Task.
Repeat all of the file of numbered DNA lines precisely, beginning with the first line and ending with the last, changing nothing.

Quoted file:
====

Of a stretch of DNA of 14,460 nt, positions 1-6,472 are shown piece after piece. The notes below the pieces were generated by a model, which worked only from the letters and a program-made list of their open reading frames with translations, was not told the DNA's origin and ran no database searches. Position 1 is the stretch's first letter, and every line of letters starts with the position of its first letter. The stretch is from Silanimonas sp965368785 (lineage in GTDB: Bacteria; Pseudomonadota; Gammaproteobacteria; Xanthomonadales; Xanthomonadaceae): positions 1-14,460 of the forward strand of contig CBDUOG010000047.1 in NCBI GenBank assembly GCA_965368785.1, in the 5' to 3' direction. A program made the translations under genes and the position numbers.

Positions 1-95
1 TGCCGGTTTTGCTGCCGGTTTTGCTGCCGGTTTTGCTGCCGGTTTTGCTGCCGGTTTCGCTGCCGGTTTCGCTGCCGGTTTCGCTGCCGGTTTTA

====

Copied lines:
Of a stretch of DNA of 14,460 nt, positions 1-6,472 are shown piece after piece. The notes below the pieces were generated by a model, which worked only from the letters and a program-made list of their open reading frames with translations, was not told the DNA's origin and ran no database searches. Position 1 is the stretch's first letter, and every line of letters starts with the position of its first letter. The stretch is from Silanimonas sp965368785 (lineage in GTDB: Bacteria; Pseudomonadota; Gammaproteobacteria; Xanthomonadales; Xanthomonadaceae): positions 1-14,460 of the forward strand of contig CBDUOG010000047.1 in NCBI GenBank assembly GCA_965368785.1, in the 5' to 3' direction. A program made the translations under genes and the position numbers.

Positions 1-95
1 TGCCGGTTTTGCTGCCGGTTTTGCTGCCGGTTTTGCTGCCGGTTTTGCTGCCGGTTTCGCTGCCGGTTTCGCTGCCGGTTTCGCTGCCGGTTTTA